The guiding principle in this process should be to prioritize employees’ interests. Thus, your time clocking policy can never be solely in your benefit as the employer. If you’re an EU employer, learn how to be compliant with EI time tracking laws.

It should be either balanced, or it should give preference to the employee. Failing to follow this can result in a wage and hour grievance against your business.

At the same time, you should also bear in mind that employees not clocking in or out is mostly an issue for you as the employer.

The FLSA clearly states that even if a staff member has not logged their hours, you need to pay them for all hours worked. You cannot withhold the due payment if they haven’t clocked in or out.

Thus, under the law, the responsibility for precise time logging is yours. In addition, you have to keep all payroll records for at least three years.

How to discipline employees who forget to clock in and out

It is up to you as an employer to devise the best system to ensure accurate timesheets. It’s worth having a policy on time-clocking, and then finding ways to motivate your employees to follow it.

1. Set up a company policy on time tracking

The first important step that you need to take in order to ensure correct clocking in and out is to create a time logging policy for your business.

This should be a basic document that outlines the rules that you and all employees have to follow day-to-day. By having the policy spelled out, you can prevent potential lawsuits for unfair work practices.

You should clearly state that using the time clock is a must for all staff members. It’s also a good idea to explain why it is in the favor of employees to clock in and out accurately.

The policy is also a good place to include your rules regarding unpaid breaks and lunches. You should note down the usual working hours, as well as the breaks that employees need to take during the day. This is needed in order to avoid employees working in the previewed breaks, which can lead to overworking, time theft, or unnecessary overtime.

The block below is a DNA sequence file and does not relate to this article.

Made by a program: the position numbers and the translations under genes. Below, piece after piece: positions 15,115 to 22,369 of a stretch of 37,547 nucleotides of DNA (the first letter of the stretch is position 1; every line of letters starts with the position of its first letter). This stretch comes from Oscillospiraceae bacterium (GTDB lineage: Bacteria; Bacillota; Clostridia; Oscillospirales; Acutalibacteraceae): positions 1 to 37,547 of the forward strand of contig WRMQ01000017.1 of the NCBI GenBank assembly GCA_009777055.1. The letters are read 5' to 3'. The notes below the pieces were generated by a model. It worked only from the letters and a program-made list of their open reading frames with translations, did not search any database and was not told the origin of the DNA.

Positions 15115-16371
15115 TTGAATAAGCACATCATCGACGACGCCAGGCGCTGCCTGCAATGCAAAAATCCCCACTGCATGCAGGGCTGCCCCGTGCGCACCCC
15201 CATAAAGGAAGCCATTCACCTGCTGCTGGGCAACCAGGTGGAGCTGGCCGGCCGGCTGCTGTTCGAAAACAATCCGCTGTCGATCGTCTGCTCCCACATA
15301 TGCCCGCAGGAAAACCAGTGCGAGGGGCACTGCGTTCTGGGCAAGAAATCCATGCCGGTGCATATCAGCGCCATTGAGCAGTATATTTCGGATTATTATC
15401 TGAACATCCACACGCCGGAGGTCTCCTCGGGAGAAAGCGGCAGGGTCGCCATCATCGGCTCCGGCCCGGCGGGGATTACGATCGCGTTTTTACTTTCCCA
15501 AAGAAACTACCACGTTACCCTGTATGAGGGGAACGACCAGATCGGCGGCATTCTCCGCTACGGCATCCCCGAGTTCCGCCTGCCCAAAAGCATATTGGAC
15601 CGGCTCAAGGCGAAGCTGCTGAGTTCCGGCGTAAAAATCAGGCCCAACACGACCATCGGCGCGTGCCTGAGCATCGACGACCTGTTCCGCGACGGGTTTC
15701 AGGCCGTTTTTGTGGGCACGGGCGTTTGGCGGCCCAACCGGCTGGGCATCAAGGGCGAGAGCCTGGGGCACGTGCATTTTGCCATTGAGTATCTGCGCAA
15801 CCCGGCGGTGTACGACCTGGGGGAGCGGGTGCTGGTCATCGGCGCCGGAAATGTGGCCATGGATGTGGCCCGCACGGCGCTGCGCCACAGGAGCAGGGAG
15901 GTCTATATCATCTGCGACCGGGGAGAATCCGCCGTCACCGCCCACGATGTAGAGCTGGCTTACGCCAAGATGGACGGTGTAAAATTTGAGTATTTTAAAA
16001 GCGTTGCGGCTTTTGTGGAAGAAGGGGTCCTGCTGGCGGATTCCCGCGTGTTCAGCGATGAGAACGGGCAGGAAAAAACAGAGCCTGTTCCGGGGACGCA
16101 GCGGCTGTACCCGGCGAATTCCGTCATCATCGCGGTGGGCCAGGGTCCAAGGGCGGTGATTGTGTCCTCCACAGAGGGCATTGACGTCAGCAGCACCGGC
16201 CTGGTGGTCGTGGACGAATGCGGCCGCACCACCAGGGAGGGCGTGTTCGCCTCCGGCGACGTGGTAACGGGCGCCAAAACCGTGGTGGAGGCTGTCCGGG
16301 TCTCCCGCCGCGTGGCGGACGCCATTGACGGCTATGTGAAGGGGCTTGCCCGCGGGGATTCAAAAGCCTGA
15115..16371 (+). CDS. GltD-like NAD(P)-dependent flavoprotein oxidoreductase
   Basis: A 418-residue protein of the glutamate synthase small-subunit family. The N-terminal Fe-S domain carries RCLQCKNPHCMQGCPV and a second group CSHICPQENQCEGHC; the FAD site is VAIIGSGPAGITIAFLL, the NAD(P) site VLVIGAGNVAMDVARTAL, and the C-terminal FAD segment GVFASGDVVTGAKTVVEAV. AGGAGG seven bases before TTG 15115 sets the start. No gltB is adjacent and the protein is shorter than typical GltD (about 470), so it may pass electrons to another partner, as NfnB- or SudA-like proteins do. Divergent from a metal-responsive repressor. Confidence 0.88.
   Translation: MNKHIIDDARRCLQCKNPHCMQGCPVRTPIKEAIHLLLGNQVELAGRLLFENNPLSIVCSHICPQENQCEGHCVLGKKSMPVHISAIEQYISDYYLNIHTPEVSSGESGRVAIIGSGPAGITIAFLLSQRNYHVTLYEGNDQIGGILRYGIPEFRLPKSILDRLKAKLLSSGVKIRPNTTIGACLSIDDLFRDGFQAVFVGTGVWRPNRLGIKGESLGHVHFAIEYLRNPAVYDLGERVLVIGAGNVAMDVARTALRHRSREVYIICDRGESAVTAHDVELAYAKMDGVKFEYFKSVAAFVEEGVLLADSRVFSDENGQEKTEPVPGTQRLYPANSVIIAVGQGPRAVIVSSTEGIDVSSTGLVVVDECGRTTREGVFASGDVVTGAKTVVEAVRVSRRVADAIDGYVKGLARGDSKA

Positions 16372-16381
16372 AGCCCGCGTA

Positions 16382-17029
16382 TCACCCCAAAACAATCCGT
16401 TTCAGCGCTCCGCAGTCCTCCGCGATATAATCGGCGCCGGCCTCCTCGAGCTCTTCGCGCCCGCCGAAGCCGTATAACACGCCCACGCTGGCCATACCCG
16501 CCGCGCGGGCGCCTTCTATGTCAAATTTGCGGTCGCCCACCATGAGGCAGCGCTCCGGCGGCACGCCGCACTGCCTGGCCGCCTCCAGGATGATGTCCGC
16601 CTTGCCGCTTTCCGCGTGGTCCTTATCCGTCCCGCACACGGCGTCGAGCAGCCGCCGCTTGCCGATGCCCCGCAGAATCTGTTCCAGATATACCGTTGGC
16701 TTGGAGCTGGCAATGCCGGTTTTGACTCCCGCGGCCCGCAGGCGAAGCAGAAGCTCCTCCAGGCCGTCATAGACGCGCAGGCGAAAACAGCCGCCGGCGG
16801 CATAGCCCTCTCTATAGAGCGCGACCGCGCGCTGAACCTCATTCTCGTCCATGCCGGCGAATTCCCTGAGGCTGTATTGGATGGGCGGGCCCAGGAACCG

It’s worth detailing in your time clocking rules the procedure that staff members have to follow in case they forgot to record their working hours. Some apps offer idle time reminders so that your team is prompted to stop the clock if they walk away for a while. This would depend on the time clocking system, as well as the team structure, for example, if there are managers to approve the changes.

You may also want to set up a warning system for employees who fail to follow the time clocking rules. It doesn’t need to be super strict from the start. Businesses usually introduce a process in which staff members receive verbal and/or written notices after a few instances.

After a certain number of warnings, it’s considered that an employee who doesn’t follow the clocking rules is doing so intentionally. In such cases, you may set specific penalties such as suspension and probation, or even terminate their contract.

Remember to check your local laws for how best to handle this as what you can do varies state-to-state.

Typically, the time clocking policy should also detail any timesheet rounding practices that you use. This is a good way to ensure full transparency with your staff, so that you can avoid misunderstandings and the ensuing legal problems that may come up.

2. Raise awareness about the policy and follow through